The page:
What makes this 1991 musical, which was written by Bill Russell and Frank Kelly (book and lyrics) and Albert Evans (music), from a concept by Robert Longbottom, work is as much its fidelity to its concept as the theme that's its reason for being. Pageant depicts a knock-out struggle between six contestants for the coveted title of Miss Glamouresse, a glorified but glittering cosmetics spokeswoman, through the typical departments of evening gown, swimsuit, talent, and so on, as well as practicing their pitches for the hilariously questionable Glamouresse products. And it devotes itself to this so wholeheartedly that it never matters — not for a single second — that all the contestants are played by men.
This is, it should be emphasized, no drag show: The actors are playing women, and by virtue of their "outsider" and "observer" status are able to do it more sharply than actual women, without the intended faux-stylization of more famous, prettied-up tribute artists. So when, for example, Miss Deep South (Marty Thomas), stands at an angle, arches her shoulders, and cocks her elbow (as she's wont to do, well, most of the time), there's no reason whatsoever to believe she's not exactly who or what she says she is.
To some degree or another, the same is also true of Miss Great Plains (Nick Cearley), Miss Industrial Northeast (Nic Corey), Miss Texas (Alex Ringler), Miss West Coast (Seth Tucker), and Miss Bible Belt (Curtis Wiley), though Thomas seemed to me the most convincing in voice, body, and soul. But there are plenty of reasons to fall in love with all of them, with Ringler's leather-fringed attitude, Wiley's ironclad sanctimoniousness, and especially Cearley's confused exuberance (his wide-eyed, deadpan glares at critical moments are priceless), leading the way. And as the host for the evening, Frankie Cavalier, John Bolton brings just the proper amount of smarmy, plasticky, overcaffeinated drive to a role that, in less nimble hands, could become annoying or invisible altogether.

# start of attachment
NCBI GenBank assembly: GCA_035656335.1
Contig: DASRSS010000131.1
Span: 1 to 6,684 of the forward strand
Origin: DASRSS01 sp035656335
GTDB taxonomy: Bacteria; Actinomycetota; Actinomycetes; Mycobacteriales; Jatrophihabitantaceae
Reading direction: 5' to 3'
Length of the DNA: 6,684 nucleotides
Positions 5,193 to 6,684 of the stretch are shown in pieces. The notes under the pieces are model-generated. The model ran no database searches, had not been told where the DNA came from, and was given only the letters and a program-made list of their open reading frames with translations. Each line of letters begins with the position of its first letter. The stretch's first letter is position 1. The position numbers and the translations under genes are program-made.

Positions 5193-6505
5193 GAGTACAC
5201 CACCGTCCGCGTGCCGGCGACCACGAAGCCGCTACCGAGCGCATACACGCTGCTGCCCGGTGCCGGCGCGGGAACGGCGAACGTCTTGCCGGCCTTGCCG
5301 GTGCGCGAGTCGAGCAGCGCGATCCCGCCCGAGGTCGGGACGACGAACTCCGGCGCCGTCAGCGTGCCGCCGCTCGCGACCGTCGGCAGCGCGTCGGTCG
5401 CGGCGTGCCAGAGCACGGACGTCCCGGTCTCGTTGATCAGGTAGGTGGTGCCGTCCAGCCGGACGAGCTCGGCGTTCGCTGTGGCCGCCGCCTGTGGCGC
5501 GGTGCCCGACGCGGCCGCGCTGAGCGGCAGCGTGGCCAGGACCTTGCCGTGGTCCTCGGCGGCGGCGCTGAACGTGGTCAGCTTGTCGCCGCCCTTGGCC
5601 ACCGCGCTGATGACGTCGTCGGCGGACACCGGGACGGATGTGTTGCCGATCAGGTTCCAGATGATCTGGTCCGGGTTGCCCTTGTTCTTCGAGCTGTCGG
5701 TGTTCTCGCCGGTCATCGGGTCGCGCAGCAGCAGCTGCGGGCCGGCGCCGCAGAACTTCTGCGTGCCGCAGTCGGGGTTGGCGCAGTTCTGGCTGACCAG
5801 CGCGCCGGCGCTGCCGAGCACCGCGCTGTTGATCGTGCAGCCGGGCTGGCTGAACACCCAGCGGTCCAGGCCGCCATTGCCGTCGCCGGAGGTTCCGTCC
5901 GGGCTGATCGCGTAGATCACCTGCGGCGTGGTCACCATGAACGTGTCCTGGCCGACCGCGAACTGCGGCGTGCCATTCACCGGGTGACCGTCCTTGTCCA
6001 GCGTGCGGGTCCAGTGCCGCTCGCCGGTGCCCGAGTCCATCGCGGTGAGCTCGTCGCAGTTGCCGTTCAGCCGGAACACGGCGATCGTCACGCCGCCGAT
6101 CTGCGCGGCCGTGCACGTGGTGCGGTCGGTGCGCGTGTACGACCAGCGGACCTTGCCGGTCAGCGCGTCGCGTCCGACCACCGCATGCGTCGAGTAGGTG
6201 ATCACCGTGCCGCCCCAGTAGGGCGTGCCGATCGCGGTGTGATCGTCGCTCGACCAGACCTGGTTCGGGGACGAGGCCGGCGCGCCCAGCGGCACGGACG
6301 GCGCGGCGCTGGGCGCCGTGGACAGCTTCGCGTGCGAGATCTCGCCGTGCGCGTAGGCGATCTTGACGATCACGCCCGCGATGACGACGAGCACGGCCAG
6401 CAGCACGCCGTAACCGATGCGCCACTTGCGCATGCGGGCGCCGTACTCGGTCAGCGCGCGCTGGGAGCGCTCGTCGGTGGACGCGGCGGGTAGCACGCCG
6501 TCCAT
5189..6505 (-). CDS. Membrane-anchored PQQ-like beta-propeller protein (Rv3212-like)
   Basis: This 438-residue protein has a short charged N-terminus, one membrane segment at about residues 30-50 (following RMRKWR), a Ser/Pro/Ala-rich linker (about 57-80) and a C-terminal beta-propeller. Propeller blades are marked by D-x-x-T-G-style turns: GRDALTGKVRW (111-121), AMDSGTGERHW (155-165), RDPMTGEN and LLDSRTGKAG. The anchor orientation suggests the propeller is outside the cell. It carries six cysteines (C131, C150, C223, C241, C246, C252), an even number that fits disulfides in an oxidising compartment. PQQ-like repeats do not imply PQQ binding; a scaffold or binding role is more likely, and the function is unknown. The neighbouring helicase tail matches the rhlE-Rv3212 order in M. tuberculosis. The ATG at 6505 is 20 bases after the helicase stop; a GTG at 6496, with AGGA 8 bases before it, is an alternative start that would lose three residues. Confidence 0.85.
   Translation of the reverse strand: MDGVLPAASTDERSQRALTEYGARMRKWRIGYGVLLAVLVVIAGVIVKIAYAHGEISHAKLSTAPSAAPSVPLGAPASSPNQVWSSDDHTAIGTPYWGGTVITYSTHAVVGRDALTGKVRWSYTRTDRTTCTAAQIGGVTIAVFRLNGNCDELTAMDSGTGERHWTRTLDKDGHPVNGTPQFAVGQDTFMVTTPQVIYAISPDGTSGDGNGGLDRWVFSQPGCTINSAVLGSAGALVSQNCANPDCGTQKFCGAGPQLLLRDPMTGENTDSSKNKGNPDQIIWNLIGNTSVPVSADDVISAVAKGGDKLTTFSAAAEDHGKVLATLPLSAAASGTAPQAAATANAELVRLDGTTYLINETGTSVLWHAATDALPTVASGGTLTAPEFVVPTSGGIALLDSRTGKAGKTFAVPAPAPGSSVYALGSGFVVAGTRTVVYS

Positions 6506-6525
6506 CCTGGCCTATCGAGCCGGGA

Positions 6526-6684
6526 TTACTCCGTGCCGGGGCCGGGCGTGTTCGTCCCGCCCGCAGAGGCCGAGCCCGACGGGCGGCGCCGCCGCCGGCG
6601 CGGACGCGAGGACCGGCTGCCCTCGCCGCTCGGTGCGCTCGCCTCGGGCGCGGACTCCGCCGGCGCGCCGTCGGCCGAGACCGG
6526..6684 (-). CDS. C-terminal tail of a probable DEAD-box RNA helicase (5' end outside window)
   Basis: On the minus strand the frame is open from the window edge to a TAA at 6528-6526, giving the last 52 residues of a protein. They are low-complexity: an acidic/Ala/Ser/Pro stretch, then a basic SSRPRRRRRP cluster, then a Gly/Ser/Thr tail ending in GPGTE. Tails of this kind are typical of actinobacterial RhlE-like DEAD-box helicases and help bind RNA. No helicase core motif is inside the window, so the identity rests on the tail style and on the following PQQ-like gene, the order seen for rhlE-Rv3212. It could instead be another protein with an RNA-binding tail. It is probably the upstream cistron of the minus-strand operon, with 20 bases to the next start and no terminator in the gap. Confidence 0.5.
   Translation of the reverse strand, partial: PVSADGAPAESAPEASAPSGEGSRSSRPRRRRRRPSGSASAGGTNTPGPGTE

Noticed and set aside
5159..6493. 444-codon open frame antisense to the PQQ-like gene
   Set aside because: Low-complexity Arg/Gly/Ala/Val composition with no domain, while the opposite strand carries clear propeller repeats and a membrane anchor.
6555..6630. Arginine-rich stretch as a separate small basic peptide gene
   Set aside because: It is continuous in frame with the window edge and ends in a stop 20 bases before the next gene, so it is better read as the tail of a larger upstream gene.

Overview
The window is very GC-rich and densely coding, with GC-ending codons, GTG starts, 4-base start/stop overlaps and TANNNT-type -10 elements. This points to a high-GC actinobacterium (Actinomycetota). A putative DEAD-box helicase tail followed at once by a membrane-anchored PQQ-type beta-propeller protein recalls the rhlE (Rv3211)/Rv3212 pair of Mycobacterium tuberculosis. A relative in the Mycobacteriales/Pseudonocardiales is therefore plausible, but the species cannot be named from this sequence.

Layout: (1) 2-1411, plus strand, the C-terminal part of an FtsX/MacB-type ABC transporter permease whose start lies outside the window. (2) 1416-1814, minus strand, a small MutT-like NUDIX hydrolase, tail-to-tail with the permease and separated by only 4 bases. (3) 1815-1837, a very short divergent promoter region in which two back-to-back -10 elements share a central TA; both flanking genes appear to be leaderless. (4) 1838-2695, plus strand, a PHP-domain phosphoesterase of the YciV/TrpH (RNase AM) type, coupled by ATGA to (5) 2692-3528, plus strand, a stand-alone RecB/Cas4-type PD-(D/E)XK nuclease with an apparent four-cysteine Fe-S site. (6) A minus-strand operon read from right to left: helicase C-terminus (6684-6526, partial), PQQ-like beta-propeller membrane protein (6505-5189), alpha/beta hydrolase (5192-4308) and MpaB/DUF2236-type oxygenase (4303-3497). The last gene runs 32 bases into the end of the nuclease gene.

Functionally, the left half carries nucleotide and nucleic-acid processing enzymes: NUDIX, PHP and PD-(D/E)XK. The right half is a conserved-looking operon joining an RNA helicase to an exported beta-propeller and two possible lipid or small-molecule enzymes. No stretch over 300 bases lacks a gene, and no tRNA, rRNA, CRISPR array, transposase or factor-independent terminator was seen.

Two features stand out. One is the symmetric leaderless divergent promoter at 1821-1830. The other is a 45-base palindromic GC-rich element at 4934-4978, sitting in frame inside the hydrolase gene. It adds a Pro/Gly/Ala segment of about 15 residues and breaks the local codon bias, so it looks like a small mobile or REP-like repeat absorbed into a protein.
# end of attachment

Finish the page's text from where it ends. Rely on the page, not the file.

With Matt Lenz's sure-handed direction, that's hardly a fear for anyone; Shea Sullivan's choreography evokes every bit of the proper aesthetic without making it as eye-rolling as its potential would indicate. Paul Tate DePoo III's scenic design (on the stage of Forbidden Broadway, which shares the theater for another week), properly blends spangles and creaminess, and is lit with knowing garishness by lighting designers Paul Miller and Kirk Fitzgerald. And, certainly, costume designer Stephen Yearick has devised a choice set of clothes for each of the women, highlighting their personalities and their, ahem, assets just as uproariously as the performers themselves do. Just about everything makes a vital contribution to the bright spirits at play.
That's good, because Russell and Kelly sometimes labor a bit too noticeably for things to unfold completely stumble-free. They strike most comedically true during the "spokesmodel" spots, when the various women must hawk absurd Glamouresse releases ranging from nutritious lipstick, ozone-repairing hairspray, deodorant apparel, and so on, and the performers are scarcely better than during these scenes. But if the rest of the show is unquestionably authentic, the humor comes less easily with the repetition necessary to get everyone into the spotlight time and time again; robustly defined though these characters may be, it's difficult to maintain the same level of entertainment throughout the swimsuit section (which, let's face it, derives entirely from one joke) or the talent competition, which causes the action to sag at inopportune moments. And with the exception of the numbers, mostly for Frankie, that oh-so-gently tweak the conceit ("Natural-Born Females" and "Something Extra"), the score, despite Evans's catchy and appropriately cheesy music (unleashed with tremendous gusto by conductor-pianist Micah Young and drummer Shannon Ford), at best falls on the higher end of serviceable.
Not that you'll care too much once the promenading and especially the voting (using audience judges) take place. There's no shortage of liveliness on hand to ensure that the glamor is present and the ending is a nail-biter. I admit to being stunned by the winner the night I saw the show, but my surprise (and perhaps disappointment?) quickly evaporated. Pageant and its participants are so much fun, there are no losers anywhere in the house.